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Please use this identifier to cite or link to this item: http://hdl.handle.net/11019/414

Title: Linking hydrogeochemistry to nitrate abundance in groundwater in agricultural settings in Ireland
Authors: Jahangir, Mohammad M. R.
Johnston, P.
Khalil, M.I.
Richards, Karl G.
Keywords: Ksat
Dissolved organic C
Dissolved oxygen
Redox-potential
SO42-
Nitrate retention
Issue Date: 11-May-2012
Publisher: Elsevier
Citation: M.M.R. Jahangir, P. Johnston, M.I. Khalil, K.G. Richards. Linking hydrogeochemistry to nitrate abundance in groundwater in agricultural settings in Ireland. Journal of Hydrology, 2012, 448–449, 212–222. DOI: 10.1016/j.jhydrol.2012.04.054
Series/Report no.: Journal of Hydrology;vol 448-449
Abstract: Nitrate (NO3-–N) contamination of groundwater and associated surface waters is an increasingly important global issue with multiple impacts on terrestrial, aquatic and atmospheric environments. Investigation of the distribution of hydrogeochemical variables and their connection with the occurrence of NO3-–N provides better insights into the prediction of the environmental risk associated with nitrogen use within agricultural systems. The research objective was to evaluate the effect of hydrogeological setting on agriculturally derived groundwater NO3-–N occurrence. Piezometers (n = 36) were installed at three depths across four contrasting agricultural research sites. Groundwater was sampled monthly for chemistry and dissolved gases, between February 2009 and January 2011. Mean groundwater NO3-–N ranged 0.7–14.6 mg L−1, with site and groundwater depth being statistically significant (p < 0.001). Unsaturated zone thickness and saturated hydraulic conductivity (Ksat) were significantly correlated with dissolved oxygen (DO) and redox potential (Eh) across sites. Groundwater NO3-–N occurrence was significantly negatively related to DOC and methane and positively related with Eh and Ksat. Reduction of NO3-–N started at Eh potentials <150 mV while significant nitrate reduction occurred <100 mV. Indications of heterotrophic and autotrophic denitrification were observed through elevated dissolved organic carbon (DOC) and oxidation of metal bound sulphur, as indicated by sulphate (SO42-). Land application of waste water created denitrification hot spots due to high DOC losses. Hydrogeological settings significantly influenced groundwater nitrate occurrence and suggested denitrification as the main control.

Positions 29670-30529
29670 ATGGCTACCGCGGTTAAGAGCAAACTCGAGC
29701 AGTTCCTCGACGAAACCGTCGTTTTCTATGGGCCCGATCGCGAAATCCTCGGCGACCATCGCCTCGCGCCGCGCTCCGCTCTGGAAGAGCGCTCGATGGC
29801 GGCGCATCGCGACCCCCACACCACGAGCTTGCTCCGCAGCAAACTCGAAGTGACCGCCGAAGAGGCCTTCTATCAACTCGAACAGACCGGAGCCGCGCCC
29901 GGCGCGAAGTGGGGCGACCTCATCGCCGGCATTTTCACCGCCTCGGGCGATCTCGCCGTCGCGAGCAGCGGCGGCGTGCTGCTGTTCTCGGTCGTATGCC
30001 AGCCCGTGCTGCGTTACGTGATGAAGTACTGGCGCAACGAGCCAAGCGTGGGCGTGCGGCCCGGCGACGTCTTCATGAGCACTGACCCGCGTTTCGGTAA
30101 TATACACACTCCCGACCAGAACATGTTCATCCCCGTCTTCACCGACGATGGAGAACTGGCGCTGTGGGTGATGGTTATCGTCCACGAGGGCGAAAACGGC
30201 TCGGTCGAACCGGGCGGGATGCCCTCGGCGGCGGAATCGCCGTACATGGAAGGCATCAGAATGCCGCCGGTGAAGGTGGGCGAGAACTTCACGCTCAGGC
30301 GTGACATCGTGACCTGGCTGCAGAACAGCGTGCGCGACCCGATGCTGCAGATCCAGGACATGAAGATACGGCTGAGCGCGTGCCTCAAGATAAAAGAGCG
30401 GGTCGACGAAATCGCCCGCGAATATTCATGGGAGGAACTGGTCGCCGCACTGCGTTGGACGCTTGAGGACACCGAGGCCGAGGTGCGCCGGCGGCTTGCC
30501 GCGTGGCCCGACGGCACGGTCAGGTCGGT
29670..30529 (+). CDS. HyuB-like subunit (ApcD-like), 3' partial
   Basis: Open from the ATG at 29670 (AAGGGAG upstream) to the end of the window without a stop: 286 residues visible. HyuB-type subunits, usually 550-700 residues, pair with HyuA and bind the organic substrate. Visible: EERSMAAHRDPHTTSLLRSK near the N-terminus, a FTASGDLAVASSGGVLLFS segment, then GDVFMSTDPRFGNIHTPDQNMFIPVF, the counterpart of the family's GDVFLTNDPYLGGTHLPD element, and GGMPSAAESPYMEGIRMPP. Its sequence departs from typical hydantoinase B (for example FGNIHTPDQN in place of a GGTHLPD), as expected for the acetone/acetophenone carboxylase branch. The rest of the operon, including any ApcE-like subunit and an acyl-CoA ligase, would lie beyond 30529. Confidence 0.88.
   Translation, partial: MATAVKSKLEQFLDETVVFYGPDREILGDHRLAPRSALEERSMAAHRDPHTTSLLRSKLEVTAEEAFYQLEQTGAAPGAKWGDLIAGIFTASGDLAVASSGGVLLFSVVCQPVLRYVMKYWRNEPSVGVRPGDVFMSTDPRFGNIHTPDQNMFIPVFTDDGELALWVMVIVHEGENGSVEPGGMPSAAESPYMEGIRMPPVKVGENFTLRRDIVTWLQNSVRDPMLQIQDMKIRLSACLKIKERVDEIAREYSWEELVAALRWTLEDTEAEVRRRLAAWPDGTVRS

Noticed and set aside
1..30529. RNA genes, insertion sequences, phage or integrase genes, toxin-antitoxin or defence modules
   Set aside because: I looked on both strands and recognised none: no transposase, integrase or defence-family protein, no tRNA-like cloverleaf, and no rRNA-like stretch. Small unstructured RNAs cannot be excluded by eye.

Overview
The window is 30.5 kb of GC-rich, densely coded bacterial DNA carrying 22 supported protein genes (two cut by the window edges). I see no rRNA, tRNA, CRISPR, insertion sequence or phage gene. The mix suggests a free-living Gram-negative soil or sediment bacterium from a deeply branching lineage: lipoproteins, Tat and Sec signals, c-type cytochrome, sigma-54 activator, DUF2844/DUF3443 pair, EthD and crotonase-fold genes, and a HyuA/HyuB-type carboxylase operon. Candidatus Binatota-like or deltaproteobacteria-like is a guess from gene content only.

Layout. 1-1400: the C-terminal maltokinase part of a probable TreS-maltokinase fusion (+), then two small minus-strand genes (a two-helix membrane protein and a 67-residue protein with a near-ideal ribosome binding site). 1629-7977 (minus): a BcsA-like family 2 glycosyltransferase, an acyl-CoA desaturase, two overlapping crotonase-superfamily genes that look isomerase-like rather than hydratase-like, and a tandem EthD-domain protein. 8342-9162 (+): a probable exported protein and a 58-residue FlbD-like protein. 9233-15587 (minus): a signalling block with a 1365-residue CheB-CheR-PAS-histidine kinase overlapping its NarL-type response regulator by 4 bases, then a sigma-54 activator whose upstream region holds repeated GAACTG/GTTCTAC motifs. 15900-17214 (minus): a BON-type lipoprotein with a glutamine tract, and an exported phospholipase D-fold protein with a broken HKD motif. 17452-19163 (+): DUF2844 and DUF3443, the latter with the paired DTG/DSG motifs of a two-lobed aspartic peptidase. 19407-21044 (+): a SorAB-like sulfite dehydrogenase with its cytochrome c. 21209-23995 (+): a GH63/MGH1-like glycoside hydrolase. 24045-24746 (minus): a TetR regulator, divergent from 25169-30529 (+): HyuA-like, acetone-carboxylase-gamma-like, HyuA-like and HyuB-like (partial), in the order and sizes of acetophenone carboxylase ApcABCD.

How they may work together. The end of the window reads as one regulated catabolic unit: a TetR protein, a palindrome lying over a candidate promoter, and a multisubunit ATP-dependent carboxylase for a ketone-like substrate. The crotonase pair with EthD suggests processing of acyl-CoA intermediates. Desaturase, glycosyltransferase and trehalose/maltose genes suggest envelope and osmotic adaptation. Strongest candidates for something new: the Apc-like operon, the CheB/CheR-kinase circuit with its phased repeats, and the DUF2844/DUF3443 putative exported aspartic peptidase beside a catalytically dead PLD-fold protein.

Description: peer-reviewed
URI: http://hdl.handle.net/11019/414
http://dx.doi.org/10.1016/j.jhydrol.2012.04.054
http://www.sciencedirect.com/science/article/pii/S002216941200354X
ISSN: 0022-1694
Appears in Collections:Environment, Soils & Land Use

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